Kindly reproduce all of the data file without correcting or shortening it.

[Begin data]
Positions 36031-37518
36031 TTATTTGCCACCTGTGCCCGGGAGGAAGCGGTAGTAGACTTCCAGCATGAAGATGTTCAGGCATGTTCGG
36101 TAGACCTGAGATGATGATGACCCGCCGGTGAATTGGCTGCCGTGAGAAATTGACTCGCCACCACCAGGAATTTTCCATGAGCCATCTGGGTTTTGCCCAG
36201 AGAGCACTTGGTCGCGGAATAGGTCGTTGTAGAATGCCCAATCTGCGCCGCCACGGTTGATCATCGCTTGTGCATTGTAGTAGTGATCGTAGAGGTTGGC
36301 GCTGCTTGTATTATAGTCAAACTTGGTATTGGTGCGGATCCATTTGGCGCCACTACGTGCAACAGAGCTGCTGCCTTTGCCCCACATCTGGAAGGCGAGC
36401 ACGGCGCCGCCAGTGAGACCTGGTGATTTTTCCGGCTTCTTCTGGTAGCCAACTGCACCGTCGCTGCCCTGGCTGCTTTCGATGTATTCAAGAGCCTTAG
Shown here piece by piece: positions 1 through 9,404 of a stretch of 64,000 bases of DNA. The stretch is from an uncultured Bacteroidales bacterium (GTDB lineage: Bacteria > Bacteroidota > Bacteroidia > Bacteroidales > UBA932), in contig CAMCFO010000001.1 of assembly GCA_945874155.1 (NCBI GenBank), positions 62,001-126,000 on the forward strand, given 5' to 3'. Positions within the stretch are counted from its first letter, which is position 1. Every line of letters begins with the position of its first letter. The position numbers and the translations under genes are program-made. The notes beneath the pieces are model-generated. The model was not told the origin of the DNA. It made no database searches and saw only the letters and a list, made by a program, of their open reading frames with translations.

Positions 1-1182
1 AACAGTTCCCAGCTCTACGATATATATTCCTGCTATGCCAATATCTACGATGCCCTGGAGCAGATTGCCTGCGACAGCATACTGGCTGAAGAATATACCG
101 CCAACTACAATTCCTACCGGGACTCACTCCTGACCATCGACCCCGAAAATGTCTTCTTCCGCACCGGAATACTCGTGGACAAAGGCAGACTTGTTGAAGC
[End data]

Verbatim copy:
Positions 36031-37518
36031 TTATTTGCCACCTGTGCCCGGGAGGAAGCGGTAGTAGACTTCCAGCATGAAGATGTTCAGGCATGTTCGG
36101 TAGACCTGAGATGATGATGACCCGCCGGTGAATTGGCTGCCGTGAGAAATTGACTCGCCACCACCAGGAATTTTCCATGAGCCATCTGGGTTTTGCCCAG
36201 AGAGCACTTGGTCGCGGAATAGGTCGTTGTAGAATGCCCAATCTGCGCCGCCACGGTTGATCATCGCTTGTGCATTGTAGTAGTGATCGTAGAGGTTGGC
36301 GCTGCTTGTATTATAGTCAAACTTGGTATTGGTGCGGATCCATTTGGCGCCACTACGTGCAACAGAGCTGCTGCCTTTGCCCCACATCTGGAAGGCGAGC
36401 ACGGCGCCGCCAGTGAGACCTGGTGATTTTTCCGGCTTCTTCTGGTAGCCAACTGCACCGTCGCTGCCCTGGCTGCTTTCGATGTATTCAAGAGCCTTAG
Shown here piece by piece: positions 1 through 9,404 of a stretch of 64,000 bases of DNA. The stretch is from an uncultured Bacteroidales bacterium (GTDB lineage: Bacteria > Bacteroidota > Bacteroidia > Bacteroidales > UBA932), in contig CAMCFO010000001.1 of assembly GCA_945874155.1 (NCBI GenBank), positions 62,001-126,000 on the forward strand, given 5' to 3'. Positions within the stretch are counted from its first letter, which is position 1. Every line of letters begins with the position of its first letter. The position numbers and the translations under genes are program-made. The notes beneath the pieces are model-generated. The model was not told the origin of the DNA. It made no database searches and saw only the letters and a list, made by a program, of their open reading frames with translations.

Positions 1-1182
1 AACAGTTCCCAGCTCTACGATATATATTCCTGCTATGCCAATATCTACGATGCCCTGGAGCAGATTGCCTGCGACAGCATACTGGCTGAAGAATATACCG
101 CCAACTACAATTCCTACCGGGACTCACTCCTGACCATCGACCCCGAAAATGTCTTCTTCCGCACCGGAATACTCGTGGACAAAGGCAGACTTGTTGAAGC